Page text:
North Carolina DWI FAQ

1. What is a DWI?

A DWI is an acronym which stands for “Driving While Impaired.” Every state has a law against impaired driving, in North Carolina its referred to as a “DWI” but technically the crime is called “impaired driving.” A DWI is a Class 1 misdemeanor in North Carolina carrying a maximum sentence of 36 months incarceration.

2. Is a DWI different than a DUI?

No, a DWI and a DUI are different names used for the same crime (impaired driving). Here in North Carolina, most attorneys and other members of the criminal justice system refer to impaired driving as “DWIs.”

3. What are the elements of a DWI?

A person is guilty of a DWI if they operate a motor vehicle on a public street, highway, or public vehicular area (PVA) while under the influence of an impairing substance.

4. Can I get convicted of a DWI if law enforcement never determined what my blood alcohol concentration (BAC) was nor did they draw my blood for a chemical analysis?

Yes. There are three ways to prove element #3 (being under the influence of an impairing substance):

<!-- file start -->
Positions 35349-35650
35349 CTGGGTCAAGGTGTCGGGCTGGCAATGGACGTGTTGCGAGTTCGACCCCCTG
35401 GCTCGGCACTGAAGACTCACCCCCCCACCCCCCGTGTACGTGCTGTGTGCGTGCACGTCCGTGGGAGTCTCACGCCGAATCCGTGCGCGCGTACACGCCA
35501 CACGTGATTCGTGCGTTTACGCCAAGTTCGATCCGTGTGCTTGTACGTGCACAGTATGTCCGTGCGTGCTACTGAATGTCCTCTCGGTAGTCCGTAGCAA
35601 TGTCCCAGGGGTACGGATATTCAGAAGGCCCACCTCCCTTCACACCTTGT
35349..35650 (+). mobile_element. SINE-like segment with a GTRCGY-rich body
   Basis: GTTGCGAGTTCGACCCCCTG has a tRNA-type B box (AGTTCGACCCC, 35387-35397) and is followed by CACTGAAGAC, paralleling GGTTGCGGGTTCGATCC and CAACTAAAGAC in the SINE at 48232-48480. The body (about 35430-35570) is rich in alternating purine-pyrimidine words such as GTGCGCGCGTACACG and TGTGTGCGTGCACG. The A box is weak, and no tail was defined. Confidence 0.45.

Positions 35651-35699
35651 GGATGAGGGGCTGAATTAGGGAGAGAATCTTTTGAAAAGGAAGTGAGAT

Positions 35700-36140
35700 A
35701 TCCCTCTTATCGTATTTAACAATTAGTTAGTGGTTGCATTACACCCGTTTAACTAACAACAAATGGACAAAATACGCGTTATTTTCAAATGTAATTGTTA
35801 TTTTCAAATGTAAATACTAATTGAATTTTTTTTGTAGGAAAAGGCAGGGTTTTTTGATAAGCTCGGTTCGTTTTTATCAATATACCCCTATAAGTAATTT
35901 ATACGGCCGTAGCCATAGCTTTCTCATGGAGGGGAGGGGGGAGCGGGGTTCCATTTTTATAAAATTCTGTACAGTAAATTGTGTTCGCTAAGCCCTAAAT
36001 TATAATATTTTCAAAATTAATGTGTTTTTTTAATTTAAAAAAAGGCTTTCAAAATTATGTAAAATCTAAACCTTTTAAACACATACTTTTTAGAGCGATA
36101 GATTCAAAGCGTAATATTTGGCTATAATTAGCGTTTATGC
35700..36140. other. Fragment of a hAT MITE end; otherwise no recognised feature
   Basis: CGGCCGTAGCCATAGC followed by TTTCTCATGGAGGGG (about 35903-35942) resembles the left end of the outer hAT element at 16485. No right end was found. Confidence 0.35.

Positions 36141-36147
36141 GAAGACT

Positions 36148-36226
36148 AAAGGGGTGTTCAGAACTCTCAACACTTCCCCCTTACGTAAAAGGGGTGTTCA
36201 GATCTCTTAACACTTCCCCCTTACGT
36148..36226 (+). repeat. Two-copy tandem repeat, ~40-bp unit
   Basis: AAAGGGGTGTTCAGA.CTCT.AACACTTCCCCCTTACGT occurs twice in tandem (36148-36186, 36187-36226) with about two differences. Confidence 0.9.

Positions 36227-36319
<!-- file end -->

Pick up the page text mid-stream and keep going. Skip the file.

1. having a BAC of .08 or above;
  2. being appreciably impaired or;
  3. having a Schedule 1 controlled substance in system.

In this scenario, you were convicted because the judge or jury (depending on the court level) believed beyond a reasonable doubt that you operated a motor vehicle on a public street while being appreciably impaired due to an impairing substance. The answer for what “appreciably impaired” means is below.

5. What does it mean to be appreciably impaired?

It means that your mental and/or physical faculties were impaired due to an impairing substance; and that impairment was visible or apparent to the officer. This standard is not concrete but on a spectrum. The impairment does not have to be extreme, you do not need to be “hammered” or unable to walk. However, the impairment has to be more than slight impairment. Usually in this scenario, the factfinder (judge or jury) will look at the following to determine if you were appreciably (apparently) impaired including but not limited to:

  1. your performance on field sobriety tests (or refusal to do them);
  2. the officer’s observations regarding your driving;